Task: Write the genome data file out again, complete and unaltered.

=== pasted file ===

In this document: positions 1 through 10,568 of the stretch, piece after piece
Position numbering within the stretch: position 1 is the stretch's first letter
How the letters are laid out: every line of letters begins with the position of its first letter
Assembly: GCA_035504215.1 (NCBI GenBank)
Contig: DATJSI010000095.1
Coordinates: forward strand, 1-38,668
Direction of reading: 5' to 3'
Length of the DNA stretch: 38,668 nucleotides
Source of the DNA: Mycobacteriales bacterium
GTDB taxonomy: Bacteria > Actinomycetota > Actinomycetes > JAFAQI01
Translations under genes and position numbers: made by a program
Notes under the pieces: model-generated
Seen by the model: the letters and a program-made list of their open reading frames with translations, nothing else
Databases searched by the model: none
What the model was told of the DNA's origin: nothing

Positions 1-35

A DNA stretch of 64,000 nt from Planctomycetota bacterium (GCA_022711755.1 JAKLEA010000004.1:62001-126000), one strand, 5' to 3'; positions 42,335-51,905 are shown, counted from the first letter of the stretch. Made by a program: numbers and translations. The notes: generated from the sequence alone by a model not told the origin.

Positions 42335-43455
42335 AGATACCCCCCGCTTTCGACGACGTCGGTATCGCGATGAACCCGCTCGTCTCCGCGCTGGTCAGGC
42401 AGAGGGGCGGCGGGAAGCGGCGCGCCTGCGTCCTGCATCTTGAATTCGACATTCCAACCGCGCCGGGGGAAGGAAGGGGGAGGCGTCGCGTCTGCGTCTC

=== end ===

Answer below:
In this document: positions 1 through 10,568 of the stretch, piece after piece
Position numbering within the stretch: position 1 is the stretch's first letter
How the letters are laid out: every line of letters begins with the position of its first letter
Assembly: GCA_035504215.1 (NCBI GenBank)
Contig: DATJSI010000095.1
Coordinates: forward strand, 1-38,668
Direction of reading: 5' to 3'
Length of the DNA stretch: 38,668 nucleotides
Source of the DNA: Mycobacteriales bacterium
GTDB taxonomy: Bacteria > Actinomycetota > Actinomycetes > JAFAQI01
Translations under genes and position numbers: made by a program
Notes under the pieces: model-generated
Seen by the model: the letters and a program-made list of their open reading frames with translations, nothing else
Databases searched by the model: none
What the model was told of the DNA's origin: nothing

Positions 1-35

A DNA stretch of 64,000 nt from Planctomycetota bacterium (GCA_022711755.1 JAKLEA010000004.1:62001-126000), one strand, 5' to 3'; positions 42,335-51,905 are shown, counted from the first letter of the stretch. Made by a program: numbers and translations. The notes: generated from the sequence alone by a model not told the origin.

Positions 42335-43455
42335 AGATACCCCCCGCTTTCGACGACGTCGGTATCGCGATGAACCCGCTCGTCTCCGCGCTGGTCAGGC
42401 AGAGGGGCGGCGGGAAGCGGCGCGCCTGCGTCCTGCATCTTGAATTCGACATTCCAACCGCGCCGGGGGAAGGAAGGGGGAGGCGTCGCGTCTGCGTCTC